Since coconut oil is already in many packaged and restaurant foods, you shouldn’t use it as your cooking oil, too — especially if you have heart disease or it runs in the family. Stick to unsaturated oils such as olive, canola, peanut or walnut. But even use those sparingly (remember: all oils have about 120 calories per tablespoon). Save coconut oil for special dishes that you love to cook once in a while. If you still want to use it, replace other highly saturated fat foods such as butter and whole milk with extra virgin coconut oil, and be mindful to not go over 10% of your total calories. Avoid refined and hydrogenated versions, which have trans fats.

TELL US: Where do you stand in the coconut oil debate?

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Comments (97)

  1. Bonnie says:

    If we are worried about fat, one option is to just eat more coconut in the diet. Bob’s brand natural flaked unsweetened coconut is excellent, or I have let the kids have the fun of cracking a fresh coconut open, breaking off the shell, and shaving off the rind to eat the yummy coconut flesh. Good eats.

  2. Holly says:

    As a nutrition counselor I recommend using raw, organic virgin coconut oil because it helps the thyroid, can balance blood sugar, provides energy, easy to digest for many people, it's also anti viral/anti bacterial, and it's delicious!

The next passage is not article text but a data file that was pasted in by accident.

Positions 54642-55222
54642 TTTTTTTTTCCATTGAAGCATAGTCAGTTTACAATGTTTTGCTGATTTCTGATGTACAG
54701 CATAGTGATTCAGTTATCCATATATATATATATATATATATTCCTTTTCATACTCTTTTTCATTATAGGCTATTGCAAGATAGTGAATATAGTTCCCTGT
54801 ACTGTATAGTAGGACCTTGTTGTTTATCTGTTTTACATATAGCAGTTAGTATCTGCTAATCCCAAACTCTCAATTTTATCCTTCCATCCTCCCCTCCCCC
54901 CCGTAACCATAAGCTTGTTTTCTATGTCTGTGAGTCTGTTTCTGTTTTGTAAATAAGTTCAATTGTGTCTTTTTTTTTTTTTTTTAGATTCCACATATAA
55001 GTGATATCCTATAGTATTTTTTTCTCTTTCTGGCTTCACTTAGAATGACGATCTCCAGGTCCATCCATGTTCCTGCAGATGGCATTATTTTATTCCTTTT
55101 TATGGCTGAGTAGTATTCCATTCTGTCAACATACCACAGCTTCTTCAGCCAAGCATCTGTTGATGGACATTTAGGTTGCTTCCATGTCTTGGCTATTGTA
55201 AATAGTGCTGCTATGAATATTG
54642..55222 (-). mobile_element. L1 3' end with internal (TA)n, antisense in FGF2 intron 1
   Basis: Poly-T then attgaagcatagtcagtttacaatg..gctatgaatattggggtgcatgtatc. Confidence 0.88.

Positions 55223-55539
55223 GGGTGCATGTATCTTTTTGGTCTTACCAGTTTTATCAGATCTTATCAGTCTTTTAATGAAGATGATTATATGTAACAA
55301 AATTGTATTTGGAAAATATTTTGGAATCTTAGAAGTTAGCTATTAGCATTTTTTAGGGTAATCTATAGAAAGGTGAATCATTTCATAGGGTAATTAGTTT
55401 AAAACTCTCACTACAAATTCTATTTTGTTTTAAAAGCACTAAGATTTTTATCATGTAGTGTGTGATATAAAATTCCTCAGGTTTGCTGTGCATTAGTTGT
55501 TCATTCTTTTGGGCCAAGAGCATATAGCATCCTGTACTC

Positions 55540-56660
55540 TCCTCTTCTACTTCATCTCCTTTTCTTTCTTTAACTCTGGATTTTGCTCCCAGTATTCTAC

3. Gena says:

    The use of coconut oils are recomended by the experts for children with Autism for the gfcf diet. I have used it for my son and it definatly helps with his clarity.

  4. I think we have become so fearful of fats in our culture, and as a result we have scores of people on “lowfat diets” which means they are on high sugar diets- contributing to osteoporosis, weight gain, and feeling constantly hungry. We have much to learn from indiginous cultures who believe in the importance of fats. And I agree with the person who wrote about Canola oil- it is a terrible oil to use!

  5. Elle says:

    yes, i wish there was a yes or no on coconut oil…I prefer rice bran oil-very good.

  6. Kathy S says:

    I am totally and severly allergic to both palm and coconut oil!!
    I get a sudden and severe raw rash, severe and prolonged diarrhea, severe headache, and sometimes can't breath very well. Ironically, I LOVE coconut and used to scarf down Almond Joys, etc. like crazy. We discovered several years ago that Girl Scout cookies apparently changed their recipes to use coconut oil – so there THOSE went!!

    • Kitty says: